Use this URL to cite or link to this record in EThOS: http://ethos.bl.uk/OrderDetails.do?uin=uk.bl.ethos.578024
Title: Economic valuation of soil and water conservation technologies in northern Ghana
Author: Ahiale, Evelyn Dalali
Awarding Body: University of Reading
Current Institution: University of Reading
Date of Award: 2012
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Abstract:
Land degradation resulting largely from the environmentally unsustainable agricultural practices of smallholder farmers is a serious problem in Ghana. It is most serious in northern Ghana, where in spite of past efforts to solve it, persists because farmers' adoption of soil and water conservation technologies has not been encouraging. Farmers' inability to adopt soil and water conservation measures is mainly as a result of constraints resulting from market failures which lead to externalities like degradation. In the presence of externalities, government intervention is justified, and payment for environmental services, whereby incentive payments are made to resource managers, is one such intervention. The current study uses the choice experiment and contingent valuation methods to estimate farmers' WTA for soil and water conservation technologies, specifically soil and stone bunds, and examine the effect of collective action and other factors on farm households' willingness-to-accept. Based on data collected from 305 smallholder farm households in northern Ghana, and using the Bayesian approach, the mixed logit and interval-data probit models were employed to analyze choice experiment and contingent valuation data respectively. Results from both the choice experiment and the contingent valuation methods revealed that farmers like collective action and are prepared to receive less when they act collectively. From the choice experiment, farmers were willing to accept ¢49.40/acre (or ¢125.30/hectare) less in order to act collectively under a compensation scheme for the adoption of SWC technologies. Farmers were willing to accept ¢182.00/acre (¢455.00/hectare) to adopt a SWC technology in order to maintain landscape quality and ¢66.20/acre (¢165.50/hectare) to improve landscape quality. Results from the contingent valuation revealed that farm households would accept from ¢913.46 - 922.08/hectare for stone bund and ¢705.34-714.92/hectare for soil bund. Farmers belonging to farmers' groups were willing to accept from ¢23.55 - 62.54/hectare less than non-group members depending on the technology and type of participation. Willingness of farm households to accept compensation were positively correlated with education, wealth status, farm households with adequate labour supply, the severity of erosion of their farms, and whether the household has already adopted either stone or soil bunds. Age, farm size, and previous participation in soil and water conservation projects are some variables found to be negatively correlated to willingness-to-accept. It is recommended that collective action/contracting be designed into payment schemes to reduce their transaction costs to make them more successful.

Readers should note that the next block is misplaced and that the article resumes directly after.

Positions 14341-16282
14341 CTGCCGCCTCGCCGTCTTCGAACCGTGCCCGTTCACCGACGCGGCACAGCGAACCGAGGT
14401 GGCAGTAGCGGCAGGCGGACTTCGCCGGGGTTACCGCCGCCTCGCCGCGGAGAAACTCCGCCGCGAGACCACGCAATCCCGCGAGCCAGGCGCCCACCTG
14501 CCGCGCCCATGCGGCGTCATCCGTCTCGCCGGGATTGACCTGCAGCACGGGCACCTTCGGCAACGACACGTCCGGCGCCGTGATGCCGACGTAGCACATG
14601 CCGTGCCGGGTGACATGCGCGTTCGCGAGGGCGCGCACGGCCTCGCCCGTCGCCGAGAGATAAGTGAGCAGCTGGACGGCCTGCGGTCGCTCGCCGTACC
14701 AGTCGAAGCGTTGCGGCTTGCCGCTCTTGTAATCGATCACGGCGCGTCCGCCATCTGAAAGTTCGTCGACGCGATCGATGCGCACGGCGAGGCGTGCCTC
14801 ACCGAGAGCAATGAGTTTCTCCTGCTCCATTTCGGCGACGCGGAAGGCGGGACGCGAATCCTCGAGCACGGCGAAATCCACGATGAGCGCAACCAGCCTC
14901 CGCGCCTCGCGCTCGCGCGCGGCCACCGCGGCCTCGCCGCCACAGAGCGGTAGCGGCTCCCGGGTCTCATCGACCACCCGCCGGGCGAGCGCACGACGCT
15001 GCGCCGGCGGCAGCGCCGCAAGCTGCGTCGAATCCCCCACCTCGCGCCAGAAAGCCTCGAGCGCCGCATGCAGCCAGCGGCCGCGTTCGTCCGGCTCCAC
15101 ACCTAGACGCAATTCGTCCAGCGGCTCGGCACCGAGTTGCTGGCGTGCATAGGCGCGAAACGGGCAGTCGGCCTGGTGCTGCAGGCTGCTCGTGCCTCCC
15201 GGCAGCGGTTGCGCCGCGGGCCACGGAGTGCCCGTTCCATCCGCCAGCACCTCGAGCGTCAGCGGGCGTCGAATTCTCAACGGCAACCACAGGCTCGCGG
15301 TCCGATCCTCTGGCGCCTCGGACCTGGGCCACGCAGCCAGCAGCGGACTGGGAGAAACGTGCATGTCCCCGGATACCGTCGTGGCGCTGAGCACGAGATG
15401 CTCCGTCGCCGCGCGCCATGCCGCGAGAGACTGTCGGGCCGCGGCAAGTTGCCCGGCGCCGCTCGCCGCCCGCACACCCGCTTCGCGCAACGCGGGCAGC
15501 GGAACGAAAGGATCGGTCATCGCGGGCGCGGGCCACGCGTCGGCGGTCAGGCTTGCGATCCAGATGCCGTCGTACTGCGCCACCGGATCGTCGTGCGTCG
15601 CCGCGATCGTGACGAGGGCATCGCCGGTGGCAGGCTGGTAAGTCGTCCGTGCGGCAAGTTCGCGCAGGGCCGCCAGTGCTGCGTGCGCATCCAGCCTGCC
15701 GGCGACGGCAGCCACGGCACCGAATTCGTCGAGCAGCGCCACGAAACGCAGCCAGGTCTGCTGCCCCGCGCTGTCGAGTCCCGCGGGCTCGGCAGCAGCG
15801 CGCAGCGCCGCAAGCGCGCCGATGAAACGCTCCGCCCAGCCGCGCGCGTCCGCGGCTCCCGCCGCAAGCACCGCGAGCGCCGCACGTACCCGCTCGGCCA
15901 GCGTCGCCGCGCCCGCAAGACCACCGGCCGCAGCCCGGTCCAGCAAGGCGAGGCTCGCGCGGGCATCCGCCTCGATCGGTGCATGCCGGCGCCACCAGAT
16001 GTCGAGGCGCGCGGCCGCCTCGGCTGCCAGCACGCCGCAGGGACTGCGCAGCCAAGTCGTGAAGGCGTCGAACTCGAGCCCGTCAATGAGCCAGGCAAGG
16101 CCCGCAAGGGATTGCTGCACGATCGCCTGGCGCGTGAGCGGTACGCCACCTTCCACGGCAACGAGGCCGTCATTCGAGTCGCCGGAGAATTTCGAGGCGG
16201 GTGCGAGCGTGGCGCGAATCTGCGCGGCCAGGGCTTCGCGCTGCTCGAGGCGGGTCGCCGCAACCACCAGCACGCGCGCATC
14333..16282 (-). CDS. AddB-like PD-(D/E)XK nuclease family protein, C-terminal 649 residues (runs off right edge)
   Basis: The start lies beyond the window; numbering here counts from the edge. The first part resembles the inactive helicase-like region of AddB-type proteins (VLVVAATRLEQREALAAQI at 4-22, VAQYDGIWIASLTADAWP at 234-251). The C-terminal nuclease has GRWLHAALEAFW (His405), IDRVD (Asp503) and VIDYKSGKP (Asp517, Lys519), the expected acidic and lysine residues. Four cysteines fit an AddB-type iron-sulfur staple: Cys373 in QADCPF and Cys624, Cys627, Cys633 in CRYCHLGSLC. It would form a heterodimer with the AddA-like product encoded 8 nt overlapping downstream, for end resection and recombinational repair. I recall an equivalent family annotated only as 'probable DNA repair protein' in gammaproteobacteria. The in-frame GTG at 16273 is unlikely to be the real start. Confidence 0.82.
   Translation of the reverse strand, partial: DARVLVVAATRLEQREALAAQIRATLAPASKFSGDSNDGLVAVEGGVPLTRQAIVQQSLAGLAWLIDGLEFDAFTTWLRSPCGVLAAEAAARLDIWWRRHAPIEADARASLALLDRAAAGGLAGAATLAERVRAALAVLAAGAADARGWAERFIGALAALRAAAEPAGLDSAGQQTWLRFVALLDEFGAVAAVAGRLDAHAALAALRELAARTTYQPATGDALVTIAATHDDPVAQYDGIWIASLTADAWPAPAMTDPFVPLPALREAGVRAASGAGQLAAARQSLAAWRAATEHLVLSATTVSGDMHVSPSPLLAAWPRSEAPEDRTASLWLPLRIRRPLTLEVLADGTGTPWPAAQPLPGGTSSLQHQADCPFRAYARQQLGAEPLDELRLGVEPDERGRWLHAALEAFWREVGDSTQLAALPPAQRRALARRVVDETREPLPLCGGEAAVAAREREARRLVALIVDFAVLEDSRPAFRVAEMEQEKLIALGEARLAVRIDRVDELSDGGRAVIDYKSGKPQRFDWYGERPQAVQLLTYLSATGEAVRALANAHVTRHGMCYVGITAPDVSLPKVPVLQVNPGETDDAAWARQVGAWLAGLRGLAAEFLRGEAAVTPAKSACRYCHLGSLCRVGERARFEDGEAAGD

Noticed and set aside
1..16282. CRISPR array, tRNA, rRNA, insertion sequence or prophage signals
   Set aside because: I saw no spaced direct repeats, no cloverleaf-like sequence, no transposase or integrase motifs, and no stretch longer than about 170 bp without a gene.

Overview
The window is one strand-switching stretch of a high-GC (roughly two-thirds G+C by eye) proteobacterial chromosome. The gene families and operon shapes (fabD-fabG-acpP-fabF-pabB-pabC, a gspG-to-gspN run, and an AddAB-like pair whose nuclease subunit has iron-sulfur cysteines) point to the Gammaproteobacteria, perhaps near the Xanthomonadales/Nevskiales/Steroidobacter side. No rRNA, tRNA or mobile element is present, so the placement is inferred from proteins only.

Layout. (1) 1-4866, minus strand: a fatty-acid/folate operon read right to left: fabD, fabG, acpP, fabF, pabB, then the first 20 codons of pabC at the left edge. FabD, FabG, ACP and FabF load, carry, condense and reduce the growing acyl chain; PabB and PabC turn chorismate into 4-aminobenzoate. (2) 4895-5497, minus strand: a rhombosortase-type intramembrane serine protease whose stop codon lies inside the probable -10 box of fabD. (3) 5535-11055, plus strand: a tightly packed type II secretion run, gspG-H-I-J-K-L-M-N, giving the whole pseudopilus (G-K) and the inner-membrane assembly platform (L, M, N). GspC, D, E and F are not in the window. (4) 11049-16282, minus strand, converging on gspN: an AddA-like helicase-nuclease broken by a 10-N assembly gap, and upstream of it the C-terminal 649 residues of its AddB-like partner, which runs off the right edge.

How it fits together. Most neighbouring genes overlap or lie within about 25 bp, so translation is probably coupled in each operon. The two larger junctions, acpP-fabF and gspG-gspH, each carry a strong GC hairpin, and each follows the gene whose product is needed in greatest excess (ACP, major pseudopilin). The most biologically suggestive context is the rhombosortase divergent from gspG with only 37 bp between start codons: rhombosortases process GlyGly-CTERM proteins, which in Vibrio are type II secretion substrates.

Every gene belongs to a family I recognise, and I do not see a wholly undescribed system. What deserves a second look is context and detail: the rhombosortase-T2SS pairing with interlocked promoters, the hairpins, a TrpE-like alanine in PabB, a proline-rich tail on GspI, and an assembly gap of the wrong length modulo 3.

Supervisor: Not available Sponsor: Not available
Qualification Name: Thesis (Ph.D.) Qualification Level: Doctoral
EThOS ID: uk.bl.ethos.578024  DOI: Not available
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